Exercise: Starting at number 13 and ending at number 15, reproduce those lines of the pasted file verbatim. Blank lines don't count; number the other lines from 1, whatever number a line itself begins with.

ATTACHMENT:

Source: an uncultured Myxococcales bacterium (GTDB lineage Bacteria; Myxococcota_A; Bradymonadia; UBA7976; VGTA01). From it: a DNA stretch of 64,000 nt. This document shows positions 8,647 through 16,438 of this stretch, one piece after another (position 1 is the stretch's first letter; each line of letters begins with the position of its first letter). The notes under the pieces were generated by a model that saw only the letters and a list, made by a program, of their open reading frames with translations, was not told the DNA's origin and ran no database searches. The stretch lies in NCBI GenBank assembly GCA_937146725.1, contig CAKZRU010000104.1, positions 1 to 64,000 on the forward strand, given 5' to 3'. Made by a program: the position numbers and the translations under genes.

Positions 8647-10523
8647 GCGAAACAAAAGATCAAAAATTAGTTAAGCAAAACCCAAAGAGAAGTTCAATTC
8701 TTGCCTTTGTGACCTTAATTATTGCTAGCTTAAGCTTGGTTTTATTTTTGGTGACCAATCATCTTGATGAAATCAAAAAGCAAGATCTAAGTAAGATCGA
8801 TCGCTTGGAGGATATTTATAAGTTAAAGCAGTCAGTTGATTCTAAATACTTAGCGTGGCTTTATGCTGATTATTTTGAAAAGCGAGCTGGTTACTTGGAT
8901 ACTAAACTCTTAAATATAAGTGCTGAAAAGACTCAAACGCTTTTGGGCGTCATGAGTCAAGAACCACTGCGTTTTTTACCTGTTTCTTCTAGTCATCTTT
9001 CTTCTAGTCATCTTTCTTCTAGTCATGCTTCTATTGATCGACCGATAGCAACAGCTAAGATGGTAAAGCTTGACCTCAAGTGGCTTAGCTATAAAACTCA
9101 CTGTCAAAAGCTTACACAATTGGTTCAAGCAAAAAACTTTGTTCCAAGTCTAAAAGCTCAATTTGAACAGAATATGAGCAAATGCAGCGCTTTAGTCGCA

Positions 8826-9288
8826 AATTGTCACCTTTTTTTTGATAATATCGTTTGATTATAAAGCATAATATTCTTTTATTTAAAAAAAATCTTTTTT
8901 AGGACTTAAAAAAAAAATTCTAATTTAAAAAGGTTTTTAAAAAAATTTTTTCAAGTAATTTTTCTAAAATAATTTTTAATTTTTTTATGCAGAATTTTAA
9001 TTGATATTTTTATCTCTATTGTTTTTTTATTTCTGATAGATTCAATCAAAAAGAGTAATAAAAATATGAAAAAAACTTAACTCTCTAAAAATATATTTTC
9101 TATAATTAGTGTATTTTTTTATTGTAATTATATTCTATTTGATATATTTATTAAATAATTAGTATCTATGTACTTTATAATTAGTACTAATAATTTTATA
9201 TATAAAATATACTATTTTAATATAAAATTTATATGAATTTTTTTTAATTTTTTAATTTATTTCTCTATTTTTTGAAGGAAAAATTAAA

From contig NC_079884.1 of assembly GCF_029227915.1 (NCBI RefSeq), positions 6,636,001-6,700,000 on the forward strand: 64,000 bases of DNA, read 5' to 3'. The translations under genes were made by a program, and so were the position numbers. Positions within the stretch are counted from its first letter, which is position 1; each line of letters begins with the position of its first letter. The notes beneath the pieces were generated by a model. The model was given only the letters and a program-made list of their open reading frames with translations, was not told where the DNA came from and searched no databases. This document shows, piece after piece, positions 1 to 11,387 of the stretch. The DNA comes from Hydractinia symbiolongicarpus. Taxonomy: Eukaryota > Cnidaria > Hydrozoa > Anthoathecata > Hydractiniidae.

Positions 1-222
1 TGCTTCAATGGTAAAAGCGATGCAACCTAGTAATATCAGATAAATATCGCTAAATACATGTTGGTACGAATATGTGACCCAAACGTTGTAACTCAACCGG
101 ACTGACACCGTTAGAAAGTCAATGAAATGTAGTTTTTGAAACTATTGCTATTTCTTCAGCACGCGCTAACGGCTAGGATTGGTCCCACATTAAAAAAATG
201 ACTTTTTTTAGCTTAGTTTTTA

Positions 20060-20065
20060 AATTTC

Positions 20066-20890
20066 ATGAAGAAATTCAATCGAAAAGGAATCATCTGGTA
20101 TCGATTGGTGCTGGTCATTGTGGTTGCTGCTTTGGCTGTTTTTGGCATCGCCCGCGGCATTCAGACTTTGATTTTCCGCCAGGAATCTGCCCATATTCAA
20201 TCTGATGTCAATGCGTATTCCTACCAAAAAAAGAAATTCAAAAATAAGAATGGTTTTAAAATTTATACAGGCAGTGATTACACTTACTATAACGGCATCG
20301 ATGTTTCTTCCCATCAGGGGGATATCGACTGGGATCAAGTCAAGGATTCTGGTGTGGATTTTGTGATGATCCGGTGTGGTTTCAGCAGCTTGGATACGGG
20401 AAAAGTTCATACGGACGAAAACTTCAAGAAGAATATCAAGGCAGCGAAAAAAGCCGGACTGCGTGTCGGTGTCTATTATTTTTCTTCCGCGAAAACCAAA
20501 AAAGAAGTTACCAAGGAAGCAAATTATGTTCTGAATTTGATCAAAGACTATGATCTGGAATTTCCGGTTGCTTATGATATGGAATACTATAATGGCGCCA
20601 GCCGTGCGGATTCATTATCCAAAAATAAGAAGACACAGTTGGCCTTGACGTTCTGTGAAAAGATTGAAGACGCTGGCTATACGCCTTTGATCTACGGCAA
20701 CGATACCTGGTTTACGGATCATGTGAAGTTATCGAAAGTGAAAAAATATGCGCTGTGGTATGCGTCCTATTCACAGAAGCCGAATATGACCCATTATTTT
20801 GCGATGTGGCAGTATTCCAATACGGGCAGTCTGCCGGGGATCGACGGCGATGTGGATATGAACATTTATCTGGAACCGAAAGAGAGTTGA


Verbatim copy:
9101 TATAATTAGTGTATTTTTTTATTGTAATTATATTCTATTTGATATATTTATTAAATAATTAGTATCTATGTACTTTATAATTAGTACTAATAATTTTATA
9201 TATAAAATATACTATTTTAATATAAAATTTATATGAATTTTTTTTAATTTTTTAATTTATTTCTCTATTTTTTGAAGGAAAAATTAAA

From contig NC_079884.1 of assembly GCF_029227915.1 (NCBI RefSeq), positions 6,636,001-6,700,000 on the forward strand: 64,000 bases of DNA, read 5' to 3'. The translations under genes were made by a program, and so were the position numbers. Positions within the stretch are counted from its first letter, which is position 1; each line of letters begins with the position of its first letter. The notes beneath the pieces were generated by a model. The model was given only the letters and a program-made list of their open reading frames with translations, was not told where the DNA came from and searched no databases. This document shows, piece after piece, positions 1 to 11,387 of the stretch. The DNA comes from Hydractinia symbiolongicarpus. Taxonomy: Eukaryota > Cnidaria > Hydrozoa > Anthoathecata > Hydractiniidae.